With one year of my MBA experience complete, here’s a look at some stats from the first two semesters, three tools that helped out big time, and four tips I would tell myself before I began this adventure.
The past 11 months stretched, propelled, motivated and challenged me like never before – compared to MBA year 1, Ironman Arizona was a walk in the park!
Not only was it my first time back in the classroom (as a student) since 2004, but it was also my my first taste of a business-oriented curriculum. On top of that, I’m balancing the responsibilities of my full-time job, which has recently been filled with some exciting, demanding and high-profile projects.
Never the less, it’s a great “busy,” and I’m excited to enjoy the summer break and build on this momentum in the second (and final) year of the program. I’m still certain pursuing an MBA is one of the best decisions I’ve ever made.
Thanks to everyone who has been a part of this adventure, and if you’re considering a similar pursuit, I hope this recap offers some useful pointers.
“Fun” facts from the first year:
- 40,135 words written
- 23 papers submitted
- 8 courses completed
- Organizational Behavior and Theory
- Statistics for Managers
- Becoming Leaders Who Matter
- Financial Accounting
- Marketing Management
- Managerial Economics
- Managerial Finance
- 6 presentations presented
- 5-6 hours of sleep per night taken
- 4 cups of coffee per morning dranken
- 0 Fs given!
Four tips I would tell myself on Day 1 of the MBA program:
1. Go hard the first week. During the first week of the quarter I have a tendency to coast up the on-ramp. Deadlines seem so far away, and there’s not much urgency to move on the assignments or exercises. Then, usually on the second or third week of class, I get shocked into action by an alarming wake-up call (e.g. a bombed quiz or mid-term). Fortunately these slow starts haven’t hurt me too bad thus far, but I can’t afford to continue letting it get to that point. I’d be much better off hitting the ground running and avoiding that unnecessary setback.
2. Learn to walk away. This applies literally and figuratively to so many aspects of life, business, negotiations and academia. I’ll touch on two applications here.
First, pertaining to health: I am terrible at taking regular breaks from projects and need to do a better job of walking away from the computer every hour. This results in recurring back and neck problems that are only going to get worse if I keep up this destructive behavior.
Second, the ability to walk away from a project before it’s finished – and on a larger scale, to effectively manage ambiguity, undefined objectives and general messiness – is a skill (for me at least) that needs to be practiced and strengthened. The key is giving myself enough time before the deadline to allow the creative process to take its course, and not stressing to make everything perfect and organized during the early stages. Start early, hit it hard, and walk away when it gets overwhelming or performance suffers.
3. Find real-life connections. In addition to making friends and contacts, making connections from course concepts to real-life experiences and examples is crucial to get the lessons to stick. And it’s always a good sign when you see these connections arise naturally, almost out of the blue. However, it doesn’t always just happen, and I’ve learned to make it a conscious effort. Here are a few examples of these connections from the past year:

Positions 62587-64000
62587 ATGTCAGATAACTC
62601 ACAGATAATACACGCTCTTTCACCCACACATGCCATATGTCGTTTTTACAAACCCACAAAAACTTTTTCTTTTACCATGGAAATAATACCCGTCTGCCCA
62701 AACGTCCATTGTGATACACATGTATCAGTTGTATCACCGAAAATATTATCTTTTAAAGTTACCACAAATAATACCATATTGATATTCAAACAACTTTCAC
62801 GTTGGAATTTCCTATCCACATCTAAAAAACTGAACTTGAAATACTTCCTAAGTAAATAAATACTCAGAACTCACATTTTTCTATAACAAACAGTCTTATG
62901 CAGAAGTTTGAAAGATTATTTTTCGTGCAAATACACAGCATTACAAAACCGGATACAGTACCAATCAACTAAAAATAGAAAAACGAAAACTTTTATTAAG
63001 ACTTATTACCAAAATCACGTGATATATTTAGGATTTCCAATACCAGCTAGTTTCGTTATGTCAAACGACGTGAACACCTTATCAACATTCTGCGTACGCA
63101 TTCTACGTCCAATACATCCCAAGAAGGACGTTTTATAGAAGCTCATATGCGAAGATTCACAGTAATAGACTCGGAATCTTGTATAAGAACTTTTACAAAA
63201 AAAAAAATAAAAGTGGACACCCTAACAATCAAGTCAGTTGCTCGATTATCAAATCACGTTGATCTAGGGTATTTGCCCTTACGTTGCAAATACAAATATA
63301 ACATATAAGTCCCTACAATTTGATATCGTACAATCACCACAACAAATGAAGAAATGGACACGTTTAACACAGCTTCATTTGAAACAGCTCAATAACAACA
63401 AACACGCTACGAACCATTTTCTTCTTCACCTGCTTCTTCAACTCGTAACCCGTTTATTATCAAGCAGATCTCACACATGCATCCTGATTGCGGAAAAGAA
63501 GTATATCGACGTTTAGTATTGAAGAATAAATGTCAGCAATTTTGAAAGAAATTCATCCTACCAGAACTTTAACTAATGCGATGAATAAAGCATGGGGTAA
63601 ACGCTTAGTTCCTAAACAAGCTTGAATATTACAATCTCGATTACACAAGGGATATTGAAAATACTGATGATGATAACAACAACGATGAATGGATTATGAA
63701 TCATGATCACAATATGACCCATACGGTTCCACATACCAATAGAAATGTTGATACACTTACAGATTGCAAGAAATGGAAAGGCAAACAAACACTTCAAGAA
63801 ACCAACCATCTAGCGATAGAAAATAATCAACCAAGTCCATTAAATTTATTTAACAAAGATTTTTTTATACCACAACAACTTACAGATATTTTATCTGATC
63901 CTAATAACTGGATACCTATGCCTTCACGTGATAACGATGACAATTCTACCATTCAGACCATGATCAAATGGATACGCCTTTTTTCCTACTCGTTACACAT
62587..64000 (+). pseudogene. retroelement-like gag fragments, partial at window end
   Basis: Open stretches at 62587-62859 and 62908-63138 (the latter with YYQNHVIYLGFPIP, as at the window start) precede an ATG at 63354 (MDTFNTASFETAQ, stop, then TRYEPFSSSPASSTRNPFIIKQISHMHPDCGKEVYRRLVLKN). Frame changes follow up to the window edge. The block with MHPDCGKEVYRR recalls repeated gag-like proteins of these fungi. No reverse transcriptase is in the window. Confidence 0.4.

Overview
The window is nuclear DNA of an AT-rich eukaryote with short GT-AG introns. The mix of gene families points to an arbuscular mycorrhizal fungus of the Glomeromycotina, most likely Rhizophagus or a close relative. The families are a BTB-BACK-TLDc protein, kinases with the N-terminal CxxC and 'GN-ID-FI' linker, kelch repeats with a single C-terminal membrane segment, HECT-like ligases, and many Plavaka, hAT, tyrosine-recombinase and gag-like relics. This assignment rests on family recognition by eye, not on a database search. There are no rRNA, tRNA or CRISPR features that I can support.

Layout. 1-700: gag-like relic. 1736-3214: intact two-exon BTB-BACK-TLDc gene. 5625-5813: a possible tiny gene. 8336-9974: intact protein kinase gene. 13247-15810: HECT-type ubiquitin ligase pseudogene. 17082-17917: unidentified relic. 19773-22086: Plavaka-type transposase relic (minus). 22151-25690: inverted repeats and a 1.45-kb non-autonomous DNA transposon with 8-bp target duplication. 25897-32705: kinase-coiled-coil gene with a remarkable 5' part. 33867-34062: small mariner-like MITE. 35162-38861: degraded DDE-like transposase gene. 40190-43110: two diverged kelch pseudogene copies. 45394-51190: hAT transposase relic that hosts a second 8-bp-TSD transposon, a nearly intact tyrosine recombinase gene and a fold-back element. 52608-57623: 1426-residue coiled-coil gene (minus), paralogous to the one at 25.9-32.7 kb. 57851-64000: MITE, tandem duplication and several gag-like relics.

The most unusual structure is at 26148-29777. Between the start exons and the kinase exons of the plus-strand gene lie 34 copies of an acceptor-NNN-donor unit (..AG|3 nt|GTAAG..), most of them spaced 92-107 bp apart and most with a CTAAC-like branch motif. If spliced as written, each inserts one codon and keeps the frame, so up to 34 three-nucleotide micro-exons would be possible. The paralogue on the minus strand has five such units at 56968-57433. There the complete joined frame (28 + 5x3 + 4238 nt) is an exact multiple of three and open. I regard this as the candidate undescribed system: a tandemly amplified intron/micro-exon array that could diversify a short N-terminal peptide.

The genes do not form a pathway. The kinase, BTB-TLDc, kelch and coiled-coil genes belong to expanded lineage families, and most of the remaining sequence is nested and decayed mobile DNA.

Stuff like Planet Money Episode 607: Captive Market that ties the Nigerian kidnapping industry to market economics and negotiations tactics; Print the Legend – an excellent documentary about 3D printing, organizational behavior and leadership; and Holacracy at Zappos and how they’re trying to make the company “function more like a city, and less like a top-down bureaucratic organization.”
4. Meditate every day. I’ve noticed subtle but significant benefits from as little as five minutes of daily breathing exercises. Ten minutes of meditation is now part of my morning routine (as part of my Awesome Bucket Challenge) and sometimes it seems silly. But looking back I see a major improvement in how I manage my emotions, stressful situations, public speaking, and chaotically full plates of projects and responsibilities. Meditation is not a silver bullet and has not magically solved all my problems – but it has helped me handle them better, with a cooler head.
Three things that made professional MBA life easier and/or better:
1. Google everything. Especially Docs, Slides, Sheets and Hangouts for group projects.
2. Proximity. Moving close to work and school has saved me a bunch of time and money. Plus, it’s eliminated the sneaky stress sitting in traffic adds to my life. This is a lifestyle change that I recommend for almost everyone if they can manage it. Sometimes it’s not possible, but it’s ideal. In fact – excuse me while I rant here right quick – if cities and organizations are so eager to reduce traffic congestion by
dumping money into financially supporting programs like Ride Share and Bike Share, I argue a more effective and appropriate use of those funds would be to offer financial incentives to those whose permanent residences fall within a small (five-mile?) radius of their employers. Then we could stop bending over backwards to get folks to share their ridiculously long commutes, and just eliminate the commutes altogether. Obviously I would benefit from a program like this – but it makes sense, doesn’t it?
3. Coffee. It makes me a better person and I love it, very much. End.